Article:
Country of Origin: United States
I have a small RV camper van and it did not have AC from the factory. I have purchased a used aftermarket evaporator assembly and a new condenser. I already have a Zexel DKS-15 compressor that I plan to use.
Here's where the wacky idea is: I plan to use a 120V electric motor to power the AC compressor. The idea is that when plugged in to 120V it can run with the engine off, and when just driving the large 140A alternator and 2000W inverter will power the motor. I can't use a roof AC unit because it won't fit with my pop-top. It will be like a Prius; I have checked out those compressors but the electronics required to power it is too costly.
For refrigerant I'm thinking of using HC-12a. I know there is a lot of debate about this but my compressor and evaporator are designed for CFC-12, and this seems the best way to go.
The motor/compressor will be mounted under the van, probably direct drive. Currently my thought is to use a 2 horsepower 3500 RPM motor. Is that enough horsepower? How about RPM? Will the compressor being physically lower than the condenser be a problem?
I would appreciate any thoughts! Thanks!
Not a workable solution with the items at hand.
a "140 amp" alternator is maxed out @ 140 amps, and will not run at that output for long periods. 140a x 13.5v = 1890 watts. Your vehicle will need about half of that. To be generous, you have 1kw to work with.
A 2hp 115 volt ac motor draws 20 amps running, so 20 x 115 = 2300 watts at the motor. Starting loads are much higher. Your "2000w" rated inverter is not big enough to run the motor, and starting it is completely out of the question.
Now for the compressor. I don't have tha capacity chart for a DKS15 in front of me, but a small compressor can soak up as much as 6kw in shaft input at full output. That puts your 2hp motor at about 25% of what is needed to drive the compressor at full output.
By the time you add in the losses for all of the electrical conversion, this gets much worse. FYI, the toyo pious is a sauna in the desert heat.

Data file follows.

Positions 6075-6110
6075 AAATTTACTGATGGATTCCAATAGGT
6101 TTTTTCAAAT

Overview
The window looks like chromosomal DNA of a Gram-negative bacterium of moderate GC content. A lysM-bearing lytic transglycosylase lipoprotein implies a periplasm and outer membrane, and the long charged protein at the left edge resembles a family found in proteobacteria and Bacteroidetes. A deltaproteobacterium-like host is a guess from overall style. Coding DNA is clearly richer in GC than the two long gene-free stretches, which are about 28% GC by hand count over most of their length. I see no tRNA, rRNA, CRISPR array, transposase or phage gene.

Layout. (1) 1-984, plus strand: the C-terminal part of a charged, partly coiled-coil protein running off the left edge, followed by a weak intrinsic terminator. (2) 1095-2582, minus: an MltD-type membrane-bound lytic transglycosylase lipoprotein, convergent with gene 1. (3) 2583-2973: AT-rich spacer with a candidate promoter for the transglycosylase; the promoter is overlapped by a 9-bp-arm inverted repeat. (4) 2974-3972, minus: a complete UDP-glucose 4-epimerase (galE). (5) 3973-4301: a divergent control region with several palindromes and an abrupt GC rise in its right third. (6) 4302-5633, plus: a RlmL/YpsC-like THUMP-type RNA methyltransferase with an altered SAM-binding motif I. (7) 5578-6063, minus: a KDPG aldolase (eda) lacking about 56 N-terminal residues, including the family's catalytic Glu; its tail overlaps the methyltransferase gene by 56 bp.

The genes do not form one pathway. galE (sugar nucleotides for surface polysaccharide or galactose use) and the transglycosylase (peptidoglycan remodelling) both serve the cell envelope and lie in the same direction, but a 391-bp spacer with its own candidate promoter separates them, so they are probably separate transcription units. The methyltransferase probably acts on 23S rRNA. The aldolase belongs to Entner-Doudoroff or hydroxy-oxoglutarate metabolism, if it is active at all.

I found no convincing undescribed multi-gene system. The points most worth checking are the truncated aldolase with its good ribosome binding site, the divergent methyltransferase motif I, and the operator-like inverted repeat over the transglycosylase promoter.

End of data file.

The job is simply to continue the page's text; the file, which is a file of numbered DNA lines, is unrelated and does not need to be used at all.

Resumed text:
"Among the many misdeeds of the British rule in India, history will look upon the act of depriving a whole nation of arms, as the blackest."
~ Mahatma Gandhi, Gandhi, An Autobiography, M. K. Gandhi, page 446.
Thanks for the reply! I appreciate your input!
I did some tests the other day. The alternator outputs 90A @ 14.1V at idle and 130A @ 14.0V at speed. I plugged in a 1500W toaster oven and it consumed 120A @ 14V = 1680W, so the inverter is 89% efficient. I let that run for about 10 minutes at fast idle and the inverter wasn't even warm.
I plugged in a 12,000 BTU portable air conditioner rated for 950W input and it started up and ran for a few minutes, blowing cold air. After a few minutes it stopped running and made a loud humming sound until the inverter kicked off. At the time of the loud sound the inverter pulled over 250A. For some reason the portable air conditioner does not like being driven from an inverter... It is not a full sine inverter.
Any more thoughts? How much horsepower does the Zexel DKS15 require?
Is it possible to use two compressors in parallel? I saw the Highlander (I think) hybrid works like this. There is an electric compressor attached to a belt driven compressor. Either one or the other is used depending on if the engine is running or not.
My idea would be to use the engine compressor while running, and when plugged in it would use the hermetic type compressor.
Yes that's potentially workable. The major problem I see with it is getting the oil to flow properly. There's a risk that all the oil might end up trapped in the wrong compressor, the one that is not running so it doesn't need it. Also, large hermetic R-12 / R-134a compressors are hard to find in junkyards. Nearly all electric air conditioners run R-22, and I suspect the performance of these compressors would not be optimal with a lower pressure refrigerant.
How about using a large 12v dc motor? I think treadmills use them. That would eliminate the need for an inverter and the problems of converter efficiency and inductive ac load.......
I have decided to move the large alternator to the stock alternator location and install a regular belt driven A/C compressor, for now. In the future I would like to explore adding another compressor.
Maybe you can help me understand how the oiling of the compressor works. This is my guess, the oil will tend to settle in small spots, like little nooks where the tubes are soldered, extra space around hose fittings, a film on the hose wall, etc., where there isn't a lot of refrigerant flow; this oil won't lube the compressor. It collects in the condenser, dryer, etc. This oil is compensated for by adding more oil to the system so that there is enough flowing around with the refrigerant when running. Does that sound right?
Adding another compressor would act like another 'oil trap', although unlike the other oil traps there isn't refrigerant flowing around it all the time. So possibly the hoses leading to the second compressor and the entire compressor could fill up with oil and starve the running compressor. Perhaps if the compressor could 'drain' back to the main refrigerant hoses it might trap a controlled amount of oil... If anyone has any thoughts on my theories feel free to share.. Thanks.
I did look into 12V motors, however to power the 12V motor from 120V while plugged in at a campground I'd need a large power supply. Also that 12V motor could still need to be 5 horsepower or something unreasonably large.
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